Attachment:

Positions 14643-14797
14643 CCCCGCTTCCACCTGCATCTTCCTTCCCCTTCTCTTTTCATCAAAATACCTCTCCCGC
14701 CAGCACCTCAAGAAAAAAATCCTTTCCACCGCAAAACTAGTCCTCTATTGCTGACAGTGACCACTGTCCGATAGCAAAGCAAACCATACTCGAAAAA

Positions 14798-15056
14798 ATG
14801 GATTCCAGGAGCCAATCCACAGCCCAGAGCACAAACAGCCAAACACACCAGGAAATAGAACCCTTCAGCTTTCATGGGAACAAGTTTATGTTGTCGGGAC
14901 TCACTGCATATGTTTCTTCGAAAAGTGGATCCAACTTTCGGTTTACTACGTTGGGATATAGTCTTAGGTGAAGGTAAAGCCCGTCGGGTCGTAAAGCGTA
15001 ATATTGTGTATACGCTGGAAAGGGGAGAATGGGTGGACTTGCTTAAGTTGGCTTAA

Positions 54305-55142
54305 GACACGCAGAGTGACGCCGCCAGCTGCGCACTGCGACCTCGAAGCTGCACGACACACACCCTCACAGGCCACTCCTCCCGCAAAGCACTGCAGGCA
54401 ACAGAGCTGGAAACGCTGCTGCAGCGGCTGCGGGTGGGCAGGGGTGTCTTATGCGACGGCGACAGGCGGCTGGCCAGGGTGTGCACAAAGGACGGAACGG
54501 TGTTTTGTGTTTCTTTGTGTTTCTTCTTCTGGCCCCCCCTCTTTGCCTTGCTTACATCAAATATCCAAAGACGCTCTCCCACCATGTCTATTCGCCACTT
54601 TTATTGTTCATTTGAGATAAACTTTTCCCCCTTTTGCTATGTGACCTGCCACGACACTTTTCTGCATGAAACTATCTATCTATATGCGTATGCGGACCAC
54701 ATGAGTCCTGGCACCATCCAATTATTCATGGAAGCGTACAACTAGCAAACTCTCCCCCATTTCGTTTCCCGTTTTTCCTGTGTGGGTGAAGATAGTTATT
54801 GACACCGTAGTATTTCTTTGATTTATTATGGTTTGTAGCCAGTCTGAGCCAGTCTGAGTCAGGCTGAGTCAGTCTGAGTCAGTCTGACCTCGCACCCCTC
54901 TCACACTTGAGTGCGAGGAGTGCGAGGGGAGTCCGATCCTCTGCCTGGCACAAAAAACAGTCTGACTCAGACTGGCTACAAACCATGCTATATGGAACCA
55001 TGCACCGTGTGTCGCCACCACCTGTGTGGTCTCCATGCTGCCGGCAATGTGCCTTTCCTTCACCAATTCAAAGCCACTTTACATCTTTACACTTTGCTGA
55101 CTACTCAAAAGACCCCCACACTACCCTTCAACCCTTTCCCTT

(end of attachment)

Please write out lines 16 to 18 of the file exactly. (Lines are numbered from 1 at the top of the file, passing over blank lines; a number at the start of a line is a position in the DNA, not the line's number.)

54901 TCACACTTGAGTGCGAGGAGTGCGAGGGGAGTCCGATCCTCTGCCTGGCACAAAAAACAGTCTGACTCAGACTGGCTACAAACCATGCTATATGGAACCA
55001 TGCACCGTGTGTCGCCACCACCTGTGTGGTCTCCATGCTGCCGGCAATGTGCCTTTCCTTCACCAATTCAAAGCCACTTTACATCTTTACACTTTGCTGA
55101 CTACTCAAAAGACCCCCACACTACCCTTCAACCCTTTCCCTT